Trish Vaughan has been blessed to serve the people of Guatemala on her yearly team mission trip since 2005. Through the years of working with Highland Support Project on a team and serving on the board she understands and is impassioned about the unique model and transformational capabilities that HSP has on the lives of women and families in the highlands.
She is a program manager responsible for technology and learning media support on a federal contract and as a business owner she is involved business development, proposal submissions, operations and client relations. She actively serves in a variety of capacities in Fredericksburg United Methodist church as the Board of Trustees Chair, member of the Church Council and Finance Committees and has been Vacation Bible School Director. In the Fredericksburg community, Trish has been a Girl Scout Leader, Girl Scout Service Unit Director, and an officer in the Parent Teacher Association. She and her husband Bob have two daughters who are attending and recently graduated from VCU.
Parisa Tabassian is from Richmond, VA and is a current law student at William & Mary Law School in Williamsburg, VA. She earned her undergraduate degree from Georgetown University's School of Foreign Service in Washington, DC, majoring in Culture and Politics with a concentration in Oppressed Peoples and testing proficient in both French and Farsi. She has worked as a corporate immigration paralegal, rule of law research assistant for the United States Institute of Peace, intern for the Robert F. Kennedy Center for Justice and Human Rights, intern for the Leadership Conference for Civil and Human Rights, and sales associate at Alter-Natives (fair trade store affiliated with the Highland Support Project). She will next work as a legal intern for the U.S. Attorney's Office in Norfolk, VA. She believes passionately in social justice and public service work. She first became acquainted with the Highland Support Project when in high school at St. Catherine's School in Richmond, VA. She went on a service trip with HSP to Guatemala as a high school junior, and returned for another trip as a sophomore in college.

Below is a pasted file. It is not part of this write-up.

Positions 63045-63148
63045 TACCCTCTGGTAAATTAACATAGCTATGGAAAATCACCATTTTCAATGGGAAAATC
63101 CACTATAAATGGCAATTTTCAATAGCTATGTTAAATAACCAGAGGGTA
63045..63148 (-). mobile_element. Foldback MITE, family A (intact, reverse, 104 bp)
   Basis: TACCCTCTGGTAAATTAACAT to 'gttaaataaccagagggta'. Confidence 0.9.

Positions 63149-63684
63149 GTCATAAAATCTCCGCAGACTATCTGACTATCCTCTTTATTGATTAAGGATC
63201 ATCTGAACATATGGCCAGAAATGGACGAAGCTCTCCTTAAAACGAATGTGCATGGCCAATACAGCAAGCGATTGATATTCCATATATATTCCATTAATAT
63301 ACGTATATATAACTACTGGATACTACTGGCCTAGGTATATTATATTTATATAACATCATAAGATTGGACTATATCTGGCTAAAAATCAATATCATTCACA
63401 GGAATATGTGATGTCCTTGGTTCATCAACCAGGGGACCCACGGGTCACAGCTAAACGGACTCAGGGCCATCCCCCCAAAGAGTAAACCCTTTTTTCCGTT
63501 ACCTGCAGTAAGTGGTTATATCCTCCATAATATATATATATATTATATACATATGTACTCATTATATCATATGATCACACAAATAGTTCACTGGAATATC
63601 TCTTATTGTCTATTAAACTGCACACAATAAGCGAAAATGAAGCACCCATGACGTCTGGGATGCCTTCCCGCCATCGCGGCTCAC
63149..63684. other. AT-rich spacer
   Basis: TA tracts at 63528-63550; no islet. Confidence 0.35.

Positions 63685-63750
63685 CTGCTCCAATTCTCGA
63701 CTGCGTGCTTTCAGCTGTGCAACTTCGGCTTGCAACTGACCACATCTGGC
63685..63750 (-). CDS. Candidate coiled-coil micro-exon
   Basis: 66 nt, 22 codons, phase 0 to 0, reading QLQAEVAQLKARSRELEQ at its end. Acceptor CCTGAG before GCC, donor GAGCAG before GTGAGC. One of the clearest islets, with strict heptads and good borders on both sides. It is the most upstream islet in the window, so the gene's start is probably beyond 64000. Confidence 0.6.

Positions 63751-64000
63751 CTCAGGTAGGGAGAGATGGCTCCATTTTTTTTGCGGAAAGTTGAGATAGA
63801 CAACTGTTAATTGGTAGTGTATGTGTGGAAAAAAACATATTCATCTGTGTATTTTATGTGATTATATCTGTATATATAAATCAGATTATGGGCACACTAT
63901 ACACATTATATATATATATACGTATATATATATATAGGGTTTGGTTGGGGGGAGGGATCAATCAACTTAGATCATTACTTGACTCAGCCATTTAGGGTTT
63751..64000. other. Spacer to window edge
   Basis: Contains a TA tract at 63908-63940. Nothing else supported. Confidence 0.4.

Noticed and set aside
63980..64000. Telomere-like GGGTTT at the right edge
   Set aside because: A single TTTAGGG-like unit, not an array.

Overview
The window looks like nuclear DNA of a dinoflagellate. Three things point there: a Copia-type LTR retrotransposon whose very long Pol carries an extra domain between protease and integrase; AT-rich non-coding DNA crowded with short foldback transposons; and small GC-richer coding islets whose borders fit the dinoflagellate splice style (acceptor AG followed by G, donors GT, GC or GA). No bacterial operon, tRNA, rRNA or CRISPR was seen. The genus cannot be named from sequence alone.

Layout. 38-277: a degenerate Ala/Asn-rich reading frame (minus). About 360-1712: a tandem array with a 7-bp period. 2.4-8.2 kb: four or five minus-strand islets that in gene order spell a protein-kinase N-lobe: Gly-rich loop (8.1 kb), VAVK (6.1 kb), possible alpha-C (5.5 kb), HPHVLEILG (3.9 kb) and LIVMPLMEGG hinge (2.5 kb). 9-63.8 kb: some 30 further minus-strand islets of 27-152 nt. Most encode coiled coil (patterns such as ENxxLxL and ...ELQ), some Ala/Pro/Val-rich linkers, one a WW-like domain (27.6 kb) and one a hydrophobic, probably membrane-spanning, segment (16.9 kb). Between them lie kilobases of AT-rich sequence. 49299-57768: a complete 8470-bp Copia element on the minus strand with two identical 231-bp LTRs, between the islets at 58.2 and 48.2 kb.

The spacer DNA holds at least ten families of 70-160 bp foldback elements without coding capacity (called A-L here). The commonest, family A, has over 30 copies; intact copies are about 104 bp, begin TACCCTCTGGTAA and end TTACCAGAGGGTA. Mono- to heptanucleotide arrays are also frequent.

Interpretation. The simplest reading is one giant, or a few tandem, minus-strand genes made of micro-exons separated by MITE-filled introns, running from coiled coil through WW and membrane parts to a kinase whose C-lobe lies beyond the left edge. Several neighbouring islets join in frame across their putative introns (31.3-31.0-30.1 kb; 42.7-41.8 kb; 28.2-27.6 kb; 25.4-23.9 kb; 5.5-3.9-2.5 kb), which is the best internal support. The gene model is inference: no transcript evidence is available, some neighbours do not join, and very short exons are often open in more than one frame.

Stephen Tallman is the E. Claiborne Robins Distinguished Professor of Business at the University of Richmond, where he teaches international business and global strategy. He graduated from the US Military Academy and holds a PhD in international business and strategic management from UCLA. He is a Fellow of the Academy of International Business and of the Strategic Management Society, two major international organizations for business academics. He has held leadership positions in the International Management Division of the Academy of Management and the Global Strategy Interest Group of the SMS. He has been on the editorial teams of several scholarly journals with interests in international strategy and is co-editor of Global Strategy journal. His research interests include global strategic management, geographical clusters, organizational learning and knowledge management, and alliance strategies. He has published four books and a variety of journal articles on these and related topics. His interests in working with organizations, international markets, and the non-profit sector brought him to Highland Support Project, where he has served on the board since 2006. He led student trips from the University of Richmond to Guatemala in 2007 and 2009 and continues to find the mission and methods of HSP and AMA an inspiration.